Perhaps that is an in for us too. Not the attempting to live up to the letter of the Law, but to begin to discern who God is through a faithful studying of God’s word. It is that word that will, in the end, lead us to the Word mad flesh…to Jesus Christ. If we make that a part of our daily discipline, we will find that indeed we do know the teacher, the Son of God, the King of Israel. Challenge yourself the discipline of studying the Bible.
THOUGHT OF THE DAY
Relationships must be a two-way street. If you put nothing into discovering and relating to others, you will get nothing out of it. The same is true in our relationship with God.
Lord, draw me close to you and teach me who you are so that I may know, follow, and have a relationship with you. Amen.
ALSO IN SCRIPTURE “When you follow the desires of your sinful nature, the results are very clear: sexual immorality, impurity, lustful pleasures, idolatry, sorcery, hostility, quarreling, jealousy, outbursts of anger, selfish ambition, dissension, division, envy, drunkenness, wild parties, and other sins like these.” (Galatians 5:19-21a NLT)
When Jesus commissioned his disciples to build his “church”, he knew that there were going to be bumps along the way. He knew that divisiveness, bitterness, jealousy, infighting, politics and other things would creep into it. How did he know that? Because those things affected his disciples while he was he was with them. If that was a reality with him there, it would surely be a reality when he was no longer there to guide them. The truth is that humans so easily lose sight of their calling, as well as to whom they owe their allegiance. We get so caught up in our own self-interests that we end up serving ourselves as Lord as opposed to Christ…but we do so in the guise of serving Christ. Hence Pope Francis I’s next Ailment of the Church.
Ailment of the Church #8: Suffering from ‘Existential Schizophrenia’. When we lose sight of who we serve and the calling that has been placed upon us, we fall into what the Pope is calling ‘Existential Schizophrenia’. That’s a fancy way of saying that we end up hypocritically living double lives. On the one end, we claim to be Christians and we claim to be serving Christ; on the other end, we have lost our way and have stopped actually serving Christ. For a Christian, this is an existential crisis.
One of my favorite modern-day theologians and philosophers is Søren Kierkegaard. In his “Concluding Unscientific Postscript to the ‘Philosophical Fragments'”, Kierkegaard (writing pseudonymous as Johannes Climacus) tells a story of a pastor who preaches that one ought “not to depend on the world, and not upon men, and not upon yourself, but only and alone upon God; for a human being can of [him/herself] do nothing.” He then goes on to say that a spy was at the service, heard the sermon and wanted to see if people understood the message. When asked, everyone stated what a powerful and true message was preached on that Sunday; however, each person then contradicted their supposed understanding of the sermon by stating that they were responsible for doing this or that. Even the pastor, when the spy complimented him on his sermon, stated how hard he had worked on it. The spy was perplexed because he discovered that no one truly believed what they were claiming.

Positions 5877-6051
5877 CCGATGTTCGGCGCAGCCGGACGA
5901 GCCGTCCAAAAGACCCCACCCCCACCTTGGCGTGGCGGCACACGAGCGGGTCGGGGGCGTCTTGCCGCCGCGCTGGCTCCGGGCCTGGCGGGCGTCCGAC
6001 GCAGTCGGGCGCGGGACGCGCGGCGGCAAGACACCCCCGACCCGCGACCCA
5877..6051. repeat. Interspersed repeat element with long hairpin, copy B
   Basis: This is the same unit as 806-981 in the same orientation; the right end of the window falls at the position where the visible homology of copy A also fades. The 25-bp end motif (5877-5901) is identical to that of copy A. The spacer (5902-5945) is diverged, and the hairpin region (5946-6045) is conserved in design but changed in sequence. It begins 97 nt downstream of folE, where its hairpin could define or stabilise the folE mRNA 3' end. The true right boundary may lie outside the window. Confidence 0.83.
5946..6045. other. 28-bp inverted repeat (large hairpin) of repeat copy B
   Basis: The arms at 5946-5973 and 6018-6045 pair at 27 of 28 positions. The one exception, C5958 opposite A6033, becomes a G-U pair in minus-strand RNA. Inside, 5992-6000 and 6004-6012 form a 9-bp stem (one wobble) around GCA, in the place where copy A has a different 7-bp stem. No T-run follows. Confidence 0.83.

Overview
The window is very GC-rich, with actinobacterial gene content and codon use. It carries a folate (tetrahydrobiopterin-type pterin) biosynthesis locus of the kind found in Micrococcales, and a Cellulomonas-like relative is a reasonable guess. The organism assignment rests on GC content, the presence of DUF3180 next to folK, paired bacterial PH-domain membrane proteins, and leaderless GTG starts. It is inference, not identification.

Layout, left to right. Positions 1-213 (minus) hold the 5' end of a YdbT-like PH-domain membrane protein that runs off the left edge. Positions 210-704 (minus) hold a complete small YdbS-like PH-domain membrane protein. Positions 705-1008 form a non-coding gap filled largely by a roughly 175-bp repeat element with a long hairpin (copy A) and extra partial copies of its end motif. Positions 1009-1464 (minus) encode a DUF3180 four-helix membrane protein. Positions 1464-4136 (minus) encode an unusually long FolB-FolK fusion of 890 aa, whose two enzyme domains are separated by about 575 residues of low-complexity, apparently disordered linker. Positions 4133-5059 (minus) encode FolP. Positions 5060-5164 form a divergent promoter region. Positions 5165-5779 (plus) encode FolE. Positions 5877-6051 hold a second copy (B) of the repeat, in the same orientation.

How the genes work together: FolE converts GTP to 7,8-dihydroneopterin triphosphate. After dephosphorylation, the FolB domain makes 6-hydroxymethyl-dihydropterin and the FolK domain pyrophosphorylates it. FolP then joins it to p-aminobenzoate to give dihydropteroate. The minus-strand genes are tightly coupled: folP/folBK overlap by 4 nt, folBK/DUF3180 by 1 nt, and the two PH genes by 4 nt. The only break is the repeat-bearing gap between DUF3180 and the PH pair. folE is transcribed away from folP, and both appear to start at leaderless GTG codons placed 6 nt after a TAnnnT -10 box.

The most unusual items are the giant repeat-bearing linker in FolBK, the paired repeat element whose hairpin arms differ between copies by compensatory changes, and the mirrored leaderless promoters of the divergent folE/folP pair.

Of course, Kierkegaard (of which I captured the essence of his parable…not necessarily the exact parable itself) is using humor to make a broader point. Many Christians claim one thing, but live out something completely different. What’s more, they do so in ways that are far more egregious than a contradiction in belief. For instance, Christians claim to believe that we are all apart of the body of Christ, that we are all equally important in carrying out Christ’s mission in the world, but then they bicker, fight and cut each other down in order to climb the proverbial ladder up the ranks.
This kind of behavior, this kind of existential schizophrenia, is damning for the church and it’s mission to spread the love of God in the world. If we cannot get our own act together, how can we ever expect people to see Christ’s message as Good News? We need to remember who we follow. We, as the church, need to remember Jesus’ prayer for his disciples prior to his arrest. We need to put our self-interests aside and make God’s hope, healing and wholeness our interest. Remember that when you bear a name, you represent that name. If you are bearing the name of Christ (e.g. CHRISTian), then you are representing Christ. Let’s represent Christ faithfully by living and serving AS Christ called us to.
THOUGHT OF THE DAY
“I invite everyone to choose forgiveness rather than division, teamwork over personal ambition.” – Jean-Francois Cope
Lord, help me to rise above the existential crisis of the church and into the glory of your hope, healing and wholeness. Amen.
ALSO IN SCRIPTURE “So all the generations from Abraham to David are fourteen generations; and from David to the deportation to Babylon, fourteen generations; and from the deportation to Babylon to the Messiah, fourteen generations.” (Mat 1:17)